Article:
Monday, August 4, 2014

Contra Costa County, cities show mixed reaction to Civil Grand Jury recommendation to post certain public records online

July 18, 2014
San Jose Mercury News
By Tom Lochner
Contra Costa Times

MARTINEZ -- A recommendation by the Contra Costa County Civil Grand Jury to post employment contracts, audits and financial disclosure statements on public agency websites is getting mixed responses.
At least one city, Oakley, has already posted on its website the annual Statement of Economic Interests, or Form 700, required of elected and high-ranking administrative officials, as well as employment contracts, annual audits, and travel and entertainment reimbursements. And several other cities say they are at various stages of implementing the recommendation.
But Contra Costa's largest agency, the county government, characterized most of the grand jury's posting recommendation as "not reasonable or warranted."
"Economic Interest Statements, employment contracts, and travel reimbursements may contain personal information that, while publicly disclosable, is not appropriate for publication on the World Wide Web," reads the county's response to the grand jury, delivered to the Board of Supervisors by county Administrator David Twa earlier this month and approved 5-0 by the board.
"Redaction of home addresses, personal telephone numbers, personal email addresses, and signatures for web presentation would be cost-prohibitive," it continues.
The county already posts annual audits and meeting agendas and supporting documents, the response notes.
One prominent open government advocate did not agree with the county's reasoning.
"The County's ... use of the term 'cost-prohibitive' is interesting," Terry Francke, general counsel at Californians Aware, said in an email. "It seems to mean 'not worth the effort,' because what it says is that the redaction cost is too big an investment in saving citizens the travel costs and lost time of having to drive to county headquarters to see the reports."
The grand jury directed its recommendation to all of the county's 19 cities as well as to more than 30 school, fire, water, health care and other special districts.
Elsewhere in the county, Pinole has posted officials' Form 700 since 2008. The economic statements are intended to head off or disclose potential conflicts of interest by listing business positions, investments in businesses and real estate, other sources of income, and gifts.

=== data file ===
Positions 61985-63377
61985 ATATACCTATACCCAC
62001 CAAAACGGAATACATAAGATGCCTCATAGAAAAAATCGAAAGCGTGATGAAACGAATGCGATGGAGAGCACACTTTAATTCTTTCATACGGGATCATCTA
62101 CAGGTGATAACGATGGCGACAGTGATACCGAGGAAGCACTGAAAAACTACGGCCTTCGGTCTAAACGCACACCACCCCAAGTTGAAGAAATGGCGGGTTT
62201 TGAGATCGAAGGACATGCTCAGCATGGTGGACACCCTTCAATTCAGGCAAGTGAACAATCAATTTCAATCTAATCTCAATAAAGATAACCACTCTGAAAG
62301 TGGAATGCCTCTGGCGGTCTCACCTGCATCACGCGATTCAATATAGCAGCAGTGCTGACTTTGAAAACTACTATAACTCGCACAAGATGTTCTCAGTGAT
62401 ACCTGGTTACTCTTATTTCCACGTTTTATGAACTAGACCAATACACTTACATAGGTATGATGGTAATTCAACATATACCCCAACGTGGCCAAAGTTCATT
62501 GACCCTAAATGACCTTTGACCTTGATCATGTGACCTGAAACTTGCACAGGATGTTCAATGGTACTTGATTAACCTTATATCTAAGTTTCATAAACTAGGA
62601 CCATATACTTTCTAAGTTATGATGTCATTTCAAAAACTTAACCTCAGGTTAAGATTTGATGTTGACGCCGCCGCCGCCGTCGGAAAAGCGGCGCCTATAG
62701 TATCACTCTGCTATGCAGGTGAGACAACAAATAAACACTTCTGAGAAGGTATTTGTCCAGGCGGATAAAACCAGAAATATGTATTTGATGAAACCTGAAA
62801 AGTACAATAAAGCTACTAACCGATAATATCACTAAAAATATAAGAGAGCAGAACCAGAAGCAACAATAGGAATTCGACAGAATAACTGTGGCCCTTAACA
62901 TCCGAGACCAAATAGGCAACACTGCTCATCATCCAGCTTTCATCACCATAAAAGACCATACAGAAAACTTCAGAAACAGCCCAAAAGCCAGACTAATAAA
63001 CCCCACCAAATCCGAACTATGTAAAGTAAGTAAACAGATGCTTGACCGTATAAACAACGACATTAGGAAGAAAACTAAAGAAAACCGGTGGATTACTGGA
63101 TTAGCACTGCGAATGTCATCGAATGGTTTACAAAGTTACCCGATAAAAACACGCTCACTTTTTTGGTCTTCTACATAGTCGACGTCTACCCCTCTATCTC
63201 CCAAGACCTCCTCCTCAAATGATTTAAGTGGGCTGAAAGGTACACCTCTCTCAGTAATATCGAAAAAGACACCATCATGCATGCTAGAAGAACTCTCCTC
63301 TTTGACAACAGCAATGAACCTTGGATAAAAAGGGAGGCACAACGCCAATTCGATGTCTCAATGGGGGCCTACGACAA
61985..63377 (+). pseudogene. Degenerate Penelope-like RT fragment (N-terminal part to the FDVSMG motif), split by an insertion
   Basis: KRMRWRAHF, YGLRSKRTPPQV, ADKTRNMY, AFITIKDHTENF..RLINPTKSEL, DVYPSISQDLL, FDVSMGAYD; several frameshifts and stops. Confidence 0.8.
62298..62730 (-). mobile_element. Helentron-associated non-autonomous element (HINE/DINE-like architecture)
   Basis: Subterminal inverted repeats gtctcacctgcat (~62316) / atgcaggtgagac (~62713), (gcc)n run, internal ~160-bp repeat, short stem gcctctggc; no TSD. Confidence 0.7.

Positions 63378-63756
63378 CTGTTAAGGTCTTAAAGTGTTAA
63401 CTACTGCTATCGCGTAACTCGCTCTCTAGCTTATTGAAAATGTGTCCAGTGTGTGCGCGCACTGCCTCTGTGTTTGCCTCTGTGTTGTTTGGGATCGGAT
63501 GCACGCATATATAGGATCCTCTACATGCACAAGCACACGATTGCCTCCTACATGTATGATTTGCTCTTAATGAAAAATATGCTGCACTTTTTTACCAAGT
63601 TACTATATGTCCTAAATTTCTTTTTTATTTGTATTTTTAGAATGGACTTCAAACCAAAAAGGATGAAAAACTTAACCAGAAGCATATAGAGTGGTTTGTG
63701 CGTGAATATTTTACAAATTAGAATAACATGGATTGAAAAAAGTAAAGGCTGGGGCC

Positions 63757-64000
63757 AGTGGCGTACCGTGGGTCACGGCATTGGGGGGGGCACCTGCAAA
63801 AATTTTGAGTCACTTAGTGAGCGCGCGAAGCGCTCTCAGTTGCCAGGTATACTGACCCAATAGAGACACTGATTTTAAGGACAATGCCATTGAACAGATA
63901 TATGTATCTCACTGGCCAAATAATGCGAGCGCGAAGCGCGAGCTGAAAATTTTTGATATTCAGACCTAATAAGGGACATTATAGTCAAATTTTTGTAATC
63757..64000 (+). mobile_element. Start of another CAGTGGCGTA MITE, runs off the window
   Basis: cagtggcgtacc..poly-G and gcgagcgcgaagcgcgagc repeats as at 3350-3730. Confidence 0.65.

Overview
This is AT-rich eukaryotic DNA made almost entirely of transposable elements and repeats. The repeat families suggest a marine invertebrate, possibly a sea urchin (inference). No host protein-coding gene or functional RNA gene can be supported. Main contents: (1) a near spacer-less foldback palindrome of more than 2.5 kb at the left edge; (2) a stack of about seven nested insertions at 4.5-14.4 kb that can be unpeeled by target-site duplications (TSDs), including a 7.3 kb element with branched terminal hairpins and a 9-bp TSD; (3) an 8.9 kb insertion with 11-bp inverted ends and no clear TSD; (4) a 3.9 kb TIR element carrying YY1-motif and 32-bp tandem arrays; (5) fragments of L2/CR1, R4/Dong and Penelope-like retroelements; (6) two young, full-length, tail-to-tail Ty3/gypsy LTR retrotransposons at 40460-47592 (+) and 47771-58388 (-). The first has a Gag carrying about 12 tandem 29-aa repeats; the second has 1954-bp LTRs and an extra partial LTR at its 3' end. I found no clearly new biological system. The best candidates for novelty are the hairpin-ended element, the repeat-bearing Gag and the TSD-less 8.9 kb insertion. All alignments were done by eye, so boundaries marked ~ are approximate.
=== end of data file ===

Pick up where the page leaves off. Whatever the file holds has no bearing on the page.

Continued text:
Pinole City Clerk Patricia Athenour said the extra staff time involved in scanning and uploading the forms is "a worthy service to the public" and will save time for staff who can refer inquiries to the Web.
San Pablo posts agendas and supporting documents, annual audits, and employment contracts and is "in process of addressing" the posting of other documents identified in the grand jury report, City Manager Matt Rodriguez said this week.
Antioch City Clerk Arne Simonsen said this week he is "in the process" of scanning the Forms 700 as well as some campaign documents and hopes to have them up by August.
Pittsburg's city clerk, Alice Evenson, said officials in her city have "thought about" posting the Forms 700 and campaign documents, "and we may, once we have a second person in the city clerk's department."
At the July 8 Board of Supervisors meeting, Supervisor John Gioia and board Chairwoman Karen Mitchoff backed posting the economic interest disclosures filed by elected officials, but not those of county employees.
The bulk of the economic disclosure forms are filed with the clerk of the Board of Supervisors by people who serve in more than 600 positions, some with the county but the majority within special districts, committees and other bodies.
On the other hand, only about two dozen officials, including county supervisors, planning commissioners, the county administrator, district attorney, county counsel, treasurer and officials of several panels file their annual Form 700 with the Contra Costa County clerk-recorder's office, as do candidates for countywide offices and some other offices.
Contra Costa County Clerk-Recorder and Registrar of Voters Joe Canciamilla said his office is "working to get Form 700s online shortly" but must first work out software licensing issues that allow the public to look up the forms online.
"Our plan is to make all 700s filed with our office available online as they are all public documents," said Assistant County Registrar Scott Konopasek, in an email Friday.
The grand jury's recommendation to post the array of public records is part of a generally upbeat assessment of the state of the Public Records Act in Contra Costa County, although the panel found compliance with the act by cities and special districts "uneven."
Staff writers Paul Burgarino, Rowena Coetsee and Paula King contributed to this report. Contact Tom Lochner at 510-262-2760. Follow him at

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